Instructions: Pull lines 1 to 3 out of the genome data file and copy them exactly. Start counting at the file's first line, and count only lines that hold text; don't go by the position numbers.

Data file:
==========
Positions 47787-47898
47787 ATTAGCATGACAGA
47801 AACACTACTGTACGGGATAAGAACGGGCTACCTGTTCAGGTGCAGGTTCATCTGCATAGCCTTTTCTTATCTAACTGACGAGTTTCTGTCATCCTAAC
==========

Positions 47787-47898
47787 ATTAGCATGACAGA
47801 AACACTACTGTACGGGATAAGAACGGGCTACCTGTTCAGGTGCAGGTTCATCTGCATAGCCTTTTCTTATCTAACTGACGAGTTTCTGTCATCCTAAC